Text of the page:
Central Plano offers residents luscious outdoor spaces, tree-lined streets, a meandering creek, walkable eateries, and multiple golf courses. It’s also home to Legacy Central — a mixed-use campus that houses state-of-the-art amenities, green space, restaurants, and offices. Peloton, Samsung, and Transamerica are a few of the businesses that run their day-to-day operations out of Legacy Central’s 85-acre campus. Plus, it’s just a hop, skip, and jump to Plano’s Central Expressway.
Things move a little bit slower in East Plano. An abundance of recreational areas and a sense of community have drawn young families, first-time homebuyers, and empty nesters to buy a house in East Plano. Some would describe this neighborhood as eclectic or worldly. It’s where you’ll find Oak Point Park, the city’s largest park. Recent restoration efforts have given rise to East Plano’s popularity, and the average home price is more amenable to those on a tighter budget. The city’s dedication to a program called The Great Update Rebate gives financial assistance to Plano homeowners who care for older homes. The program was awarded the 2016 City Livability Award, and Plano homeowners have been awarded more than $2.5 million since the program’s inception in 2014. Way to go, East Plano!
Get to know the housing quirks
There are some common issues that can arise during a home inspection in Plano, so we turned to home inspection expert Bud Rozell to break them down. Rozell has been operating his business as a home inspector in the Dallas area since 1996. He’s also the former Chapter President of the American Society of Home Inspectors and has maintained his ASHI certification since 2005.
Foundation, foundation, foundation
Plano sits on what used to be a prehistoric swamp, which is why the soil makes for such fertile farmland. It also means that the clay soil, also known as black gumbo, expands and contracts with the weather as much as 3 inches, according to Rozell.
By code, foundations in Plano are only required to be built 3 inches below the frostline, and the frostline in Plano is 6 inches below the surface of the ground. What does this all mean? It means that most Plano foundations are slabs. It also means that very few, if any, homes in Plano are built with basements.
Slabs are prone to damage like angular cracks and upheaval, and while foundation repairs are not something to fear, they are something to be aware of when you’re having a home inspection. It also means that when you buy a house in Plano, having an experienced home inspector with knowledge of local geography and soil is critical.
Pests in Plano
Plano is in the humid, semi-tropical climate zone. The weather is, without doubt, one of the draws to the area, but it also means that pests like termites are prevalent.
The good news is that termite problems can be easily treated. An experienced and knowledgeable home inspector will look for any signs of pests, but you may want to look into getting a separate pest inspection.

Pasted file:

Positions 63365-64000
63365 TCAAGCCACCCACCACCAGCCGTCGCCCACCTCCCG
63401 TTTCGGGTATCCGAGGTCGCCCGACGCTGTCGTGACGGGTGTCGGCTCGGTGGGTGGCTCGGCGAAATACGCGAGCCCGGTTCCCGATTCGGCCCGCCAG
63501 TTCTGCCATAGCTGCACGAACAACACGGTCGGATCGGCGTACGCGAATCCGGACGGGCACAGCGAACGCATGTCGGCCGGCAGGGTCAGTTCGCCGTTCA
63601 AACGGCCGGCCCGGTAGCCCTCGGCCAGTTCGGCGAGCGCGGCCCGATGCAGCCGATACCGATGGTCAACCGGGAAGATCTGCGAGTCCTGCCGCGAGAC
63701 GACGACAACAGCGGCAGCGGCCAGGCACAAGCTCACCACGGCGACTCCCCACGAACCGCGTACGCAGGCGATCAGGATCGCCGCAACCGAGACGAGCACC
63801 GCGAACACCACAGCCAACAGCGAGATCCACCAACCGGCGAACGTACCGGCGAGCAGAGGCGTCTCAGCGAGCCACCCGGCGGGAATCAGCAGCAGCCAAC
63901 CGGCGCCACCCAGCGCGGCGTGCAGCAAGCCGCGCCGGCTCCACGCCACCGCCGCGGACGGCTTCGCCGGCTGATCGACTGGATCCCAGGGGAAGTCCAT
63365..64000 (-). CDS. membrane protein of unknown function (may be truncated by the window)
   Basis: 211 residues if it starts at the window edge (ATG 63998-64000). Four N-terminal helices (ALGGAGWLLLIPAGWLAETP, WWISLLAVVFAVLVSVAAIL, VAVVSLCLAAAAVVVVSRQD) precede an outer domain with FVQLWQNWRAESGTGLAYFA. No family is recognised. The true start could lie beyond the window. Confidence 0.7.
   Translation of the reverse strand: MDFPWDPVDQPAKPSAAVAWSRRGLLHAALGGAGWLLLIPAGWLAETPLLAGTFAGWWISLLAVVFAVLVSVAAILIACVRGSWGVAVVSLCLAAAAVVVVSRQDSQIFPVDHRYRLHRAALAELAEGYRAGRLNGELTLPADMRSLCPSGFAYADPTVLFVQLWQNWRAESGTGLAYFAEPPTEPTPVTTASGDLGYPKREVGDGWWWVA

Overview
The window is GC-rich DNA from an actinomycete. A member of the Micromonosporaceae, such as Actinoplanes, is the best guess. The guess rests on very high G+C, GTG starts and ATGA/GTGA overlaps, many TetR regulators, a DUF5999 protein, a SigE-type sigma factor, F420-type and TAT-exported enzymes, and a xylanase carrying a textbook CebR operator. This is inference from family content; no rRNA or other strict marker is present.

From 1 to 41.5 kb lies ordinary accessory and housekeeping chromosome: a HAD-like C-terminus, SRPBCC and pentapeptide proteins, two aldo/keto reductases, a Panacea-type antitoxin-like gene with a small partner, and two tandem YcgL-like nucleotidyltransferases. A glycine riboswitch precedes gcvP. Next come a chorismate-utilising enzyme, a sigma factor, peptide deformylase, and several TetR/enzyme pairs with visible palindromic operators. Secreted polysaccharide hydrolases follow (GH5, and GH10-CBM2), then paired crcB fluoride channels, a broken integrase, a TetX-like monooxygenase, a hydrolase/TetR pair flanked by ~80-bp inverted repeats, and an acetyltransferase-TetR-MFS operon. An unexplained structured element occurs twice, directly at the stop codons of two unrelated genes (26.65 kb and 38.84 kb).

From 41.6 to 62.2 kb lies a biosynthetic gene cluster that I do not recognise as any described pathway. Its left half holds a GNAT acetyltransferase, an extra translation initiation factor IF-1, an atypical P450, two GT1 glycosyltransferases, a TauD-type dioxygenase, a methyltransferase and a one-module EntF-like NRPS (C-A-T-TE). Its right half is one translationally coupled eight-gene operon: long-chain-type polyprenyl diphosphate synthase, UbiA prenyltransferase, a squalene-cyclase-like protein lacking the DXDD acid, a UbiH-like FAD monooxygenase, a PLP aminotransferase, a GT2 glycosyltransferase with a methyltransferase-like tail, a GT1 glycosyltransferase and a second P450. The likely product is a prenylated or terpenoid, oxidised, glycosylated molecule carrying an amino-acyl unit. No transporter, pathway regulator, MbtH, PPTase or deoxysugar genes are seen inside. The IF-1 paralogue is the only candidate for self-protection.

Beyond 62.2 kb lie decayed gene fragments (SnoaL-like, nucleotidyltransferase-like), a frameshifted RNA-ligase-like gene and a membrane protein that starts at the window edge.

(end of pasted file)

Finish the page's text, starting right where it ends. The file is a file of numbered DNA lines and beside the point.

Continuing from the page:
The impact of weather on Plano roofs
Texas has a high solar rating, which is great news if you’re considering installing solar panels. But this also means that the age of a roof on a Plano home is an important consideration for homebuyers. Plano is also known for having intense hail storms, and hail can wreak havoc on a roof. According to Rozell, a roof that would typically last 35 years in other geographic locations may only last, on average, 14 years in Plano, so it’s important to assess roof damage during an inspection.
When to buy in Plano
While there are many factors that determine mortgage rates, such as credit score, loan type, and down payment, historically low interest rates are favoring buyers in the 2021 real estate climate.
Traditionally, most people buy a house in Plano between March and September, so many buyers start perusing the market around spring break. While you’ll have less competition between October and February, you will also have a smaller inventory to choose from. If you really want to give the competition a run for their money, consider buying in the off-season and spending some quality time vetting real estate agents in the Plano area. In fact, it’s not uncommon for buyers to purchase homes sight unseen, which is where a reliable, vetted, and trustworthy agent really comes into play. There isn’t a “wrong time” to buy in Plano; in fact, buying in the off-season has its perks:
- Mortgage lenders and home inspectors have more availability.
- You have more negotiating power.
- You may have more time to weigh your options with less competition.
- Bidding wars may ease up.
Selecting a top agent in Plano
Having a top buyer’s agent on your side during the homebuying process is always important, but it’s crucial when housing stock is low and bidding wars are prevalent like they are in Plano. A real estate agent is your savvy negotiator and the person who has their finger on the pulse of the market each and every day.
Top buyer’s agents in Plano save clients an average of $40,367 and help buy 1.8 times more property than average real estate agents. They understand the nuances of the market and know how to get creative. They scour for properties that aren’t yet listed, and they’re able to recommend experts like lenders and home inspectors, They’re also first on the scene when a new listing pops up, and they’re your eyes if you have to buy sight unseen.
Let our team connect you with a vetted, local buyer’s agent today.